New York Times article: “Macmillan … is introducing software called DynamicBooks, which will allow college instructors to edit digital editions of textbooks and customize them for their individual classes.” That includes rewriting and deleting individual paragraphs.The effort is hosted at DynamicBooks.
This is yet another step in what Nicholas Carr has called “the Great Unbundling“, freeing the smaller bits of content embedded in print objects like newspapers and books to live their own independent digital lives.
It raises all kinds of interesting questions, some of which are addressed in the NYT article:
- who controls the changes? (in Macmillan’s case, they claim to not control it, but also that they will “rely on students, parents and other instructors to help monitor changes” and remove inappropriate changes. And how do they decide exactly who qualifies as an instructor?)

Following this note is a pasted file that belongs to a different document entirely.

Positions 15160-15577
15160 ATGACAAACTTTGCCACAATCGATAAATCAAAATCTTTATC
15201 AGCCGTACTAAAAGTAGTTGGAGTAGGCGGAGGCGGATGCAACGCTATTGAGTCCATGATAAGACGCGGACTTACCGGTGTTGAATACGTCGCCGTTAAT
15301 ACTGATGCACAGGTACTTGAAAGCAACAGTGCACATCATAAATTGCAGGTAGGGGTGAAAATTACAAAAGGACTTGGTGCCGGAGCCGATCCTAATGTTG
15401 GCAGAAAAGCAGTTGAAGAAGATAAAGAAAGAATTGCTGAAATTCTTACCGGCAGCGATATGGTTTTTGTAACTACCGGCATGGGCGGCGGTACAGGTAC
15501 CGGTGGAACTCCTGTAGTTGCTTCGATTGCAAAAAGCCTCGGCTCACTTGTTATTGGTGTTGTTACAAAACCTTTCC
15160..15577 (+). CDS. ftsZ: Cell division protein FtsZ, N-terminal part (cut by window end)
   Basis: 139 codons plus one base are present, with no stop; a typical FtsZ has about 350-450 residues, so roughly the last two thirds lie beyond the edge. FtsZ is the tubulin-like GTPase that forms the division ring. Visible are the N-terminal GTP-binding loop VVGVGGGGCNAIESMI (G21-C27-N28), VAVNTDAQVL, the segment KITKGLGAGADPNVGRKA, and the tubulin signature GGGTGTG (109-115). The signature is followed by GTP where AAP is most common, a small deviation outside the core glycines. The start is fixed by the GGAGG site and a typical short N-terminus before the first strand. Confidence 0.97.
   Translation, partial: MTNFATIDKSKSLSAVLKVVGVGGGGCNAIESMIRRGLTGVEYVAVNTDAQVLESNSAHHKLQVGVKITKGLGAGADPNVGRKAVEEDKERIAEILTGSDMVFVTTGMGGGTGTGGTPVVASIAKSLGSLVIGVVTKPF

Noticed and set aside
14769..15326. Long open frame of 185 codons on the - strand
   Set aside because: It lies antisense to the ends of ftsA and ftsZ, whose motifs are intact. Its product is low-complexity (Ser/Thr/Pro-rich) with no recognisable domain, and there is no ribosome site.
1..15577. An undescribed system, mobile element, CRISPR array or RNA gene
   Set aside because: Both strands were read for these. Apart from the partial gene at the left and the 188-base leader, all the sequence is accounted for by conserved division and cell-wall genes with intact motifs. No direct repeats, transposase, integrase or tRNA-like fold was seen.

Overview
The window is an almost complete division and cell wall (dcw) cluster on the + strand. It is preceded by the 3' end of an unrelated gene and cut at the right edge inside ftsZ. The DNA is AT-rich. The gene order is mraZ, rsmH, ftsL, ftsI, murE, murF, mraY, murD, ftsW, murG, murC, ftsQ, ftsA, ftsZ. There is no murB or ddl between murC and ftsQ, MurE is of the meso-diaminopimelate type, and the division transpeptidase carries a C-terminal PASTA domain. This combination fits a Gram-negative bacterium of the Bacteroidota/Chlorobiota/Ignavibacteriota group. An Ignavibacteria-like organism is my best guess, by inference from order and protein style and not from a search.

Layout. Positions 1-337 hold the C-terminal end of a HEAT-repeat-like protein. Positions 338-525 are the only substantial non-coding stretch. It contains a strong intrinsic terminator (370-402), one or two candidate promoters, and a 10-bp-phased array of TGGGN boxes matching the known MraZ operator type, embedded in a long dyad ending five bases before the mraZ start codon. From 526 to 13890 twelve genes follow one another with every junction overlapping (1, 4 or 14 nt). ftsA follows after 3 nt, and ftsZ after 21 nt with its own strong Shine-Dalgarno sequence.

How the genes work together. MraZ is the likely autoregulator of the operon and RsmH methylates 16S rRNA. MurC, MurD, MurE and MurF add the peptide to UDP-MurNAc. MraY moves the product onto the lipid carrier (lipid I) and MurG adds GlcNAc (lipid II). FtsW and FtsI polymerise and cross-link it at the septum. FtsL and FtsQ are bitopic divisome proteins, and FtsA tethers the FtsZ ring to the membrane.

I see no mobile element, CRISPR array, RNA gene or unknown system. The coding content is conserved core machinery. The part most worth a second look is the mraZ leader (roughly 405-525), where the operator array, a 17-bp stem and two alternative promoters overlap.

- how does this affect style? (from the article: “there’s a flow to books, and there’s voice to them”)
- what about divergent points of view? (from the article: “if an instructor decided to rewrite paragraphs about the origins of the universe from a religious rather than an evolutionary perspective, <an astronomy author> said, “I would absolutely, positively be livid.””)
Macmillan’s choice to really put this out in the open is bold: i’m not sure i’d go that far. But i have no doubt that blurring the line of who owns the content is the direction of the future.